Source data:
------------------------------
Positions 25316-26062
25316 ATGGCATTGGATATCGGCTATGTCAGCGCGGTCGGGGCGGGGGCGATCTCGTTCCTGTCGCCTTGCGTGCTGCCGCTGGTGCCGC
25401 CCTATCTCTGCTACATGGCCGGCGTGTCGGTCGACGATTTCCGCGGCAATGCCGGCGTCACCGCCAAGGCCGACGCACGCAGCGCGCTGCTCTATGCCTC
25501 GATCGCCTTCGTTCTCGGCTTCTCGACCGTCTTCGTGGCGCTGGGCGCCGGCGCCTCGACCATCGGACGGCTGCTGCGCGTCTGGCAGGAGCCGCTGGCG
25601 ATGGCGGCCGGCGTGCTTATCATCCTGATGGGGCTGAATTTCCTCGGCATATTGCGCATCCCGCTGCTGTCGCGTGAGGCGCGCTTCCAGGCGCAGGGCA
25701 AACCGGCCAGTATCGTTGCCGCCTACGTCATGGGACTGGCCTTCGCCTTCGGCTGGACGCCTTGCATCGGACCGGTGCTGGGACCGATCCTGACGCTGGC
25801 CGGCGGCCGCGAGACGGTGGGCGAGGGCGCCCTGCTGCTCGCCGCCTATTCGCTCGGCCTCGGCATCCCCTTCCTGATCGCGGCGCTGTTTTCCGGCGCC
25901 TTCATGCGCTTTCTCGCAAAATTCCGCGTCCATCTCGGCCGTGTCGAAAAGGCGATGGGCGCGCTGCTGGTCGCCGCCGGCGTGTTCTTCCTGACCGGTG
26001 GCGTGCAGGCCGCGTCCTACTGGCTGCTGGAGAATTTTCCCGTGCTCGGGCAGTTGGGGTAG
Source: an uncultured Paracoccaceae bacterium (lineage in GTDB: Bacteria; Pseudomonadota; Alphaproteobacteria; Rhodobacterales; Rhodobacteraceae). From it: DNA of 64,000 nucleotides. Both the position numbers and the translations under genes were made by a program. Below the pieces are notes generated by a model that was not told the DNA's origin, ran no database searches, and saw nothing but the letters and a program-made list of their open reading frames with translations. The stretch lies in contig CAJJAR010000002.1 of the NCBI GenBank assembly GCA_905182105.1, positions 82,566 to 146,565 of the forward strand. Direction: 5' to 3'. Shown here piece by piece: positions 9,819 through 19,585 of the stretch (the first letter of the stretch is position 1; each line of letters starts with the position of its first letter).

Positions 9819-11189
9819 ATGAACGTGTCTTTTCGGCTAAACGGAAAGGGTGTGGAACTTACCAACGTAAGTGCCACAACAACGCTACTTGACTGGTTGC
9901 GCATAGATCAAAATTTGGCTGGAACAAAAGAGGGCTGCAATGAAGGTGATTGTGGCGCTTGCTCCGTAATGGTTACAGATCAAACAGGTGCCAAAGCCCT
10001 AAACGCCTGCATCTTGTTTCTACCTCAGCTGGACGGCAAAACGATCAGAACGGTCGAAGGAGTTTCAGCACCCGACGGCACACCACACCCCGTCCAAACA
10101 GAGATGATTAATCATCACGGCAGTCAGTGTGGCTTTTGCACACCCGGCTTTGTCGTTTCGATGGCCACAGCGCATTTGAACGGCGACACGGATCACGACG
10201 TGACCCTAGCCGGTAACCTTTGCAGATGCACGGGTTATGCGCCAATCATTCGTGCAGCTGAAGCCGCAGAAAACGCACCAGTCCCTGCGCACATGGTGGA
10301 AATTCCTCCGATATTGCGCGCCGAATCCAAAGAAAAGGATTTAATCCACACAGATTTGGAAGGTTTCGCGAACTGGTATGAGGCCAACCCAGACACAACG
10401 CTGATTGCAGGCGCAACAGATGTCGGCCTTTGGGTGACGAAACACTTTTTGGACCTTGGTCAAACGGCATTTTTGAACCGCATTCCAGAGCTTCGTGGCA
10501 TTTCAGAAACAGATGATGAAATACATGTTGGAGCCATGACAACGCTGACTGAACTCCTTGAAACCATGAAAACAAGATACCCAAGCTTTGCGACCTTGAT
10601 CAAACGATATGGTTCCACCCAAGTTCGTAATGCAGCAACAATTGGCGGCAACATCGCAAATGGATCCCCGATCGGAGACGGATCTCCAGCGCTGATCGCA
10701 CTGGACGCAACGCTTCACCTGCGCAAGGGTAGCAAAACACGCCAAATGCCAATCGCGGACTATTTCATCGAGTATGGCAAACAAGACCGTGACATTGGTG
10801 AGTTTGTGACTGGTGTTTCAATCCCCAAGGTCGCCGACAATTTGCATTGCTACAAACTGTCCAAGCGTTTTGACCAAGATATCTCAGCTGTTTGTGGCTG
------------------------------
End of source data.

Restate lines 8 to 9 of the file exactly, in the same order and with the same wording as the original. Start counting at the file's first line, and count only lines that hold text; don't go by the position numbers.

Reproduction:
25901 TTCATGCGCTTTCTCGCAAAATTCCGCGTCCATCTCGGCCGTGTCGAAAAGGCGATGGGCGCGCTGCTGGTCGCCGCCGGCGTGTTCTTCCTGACCGGTG
26001 GCGTGCAGGCCGCGTCCTACTGGCTGCTGGAGAATTTTCCCGTGCTCGGGCAGTTGGGGTAG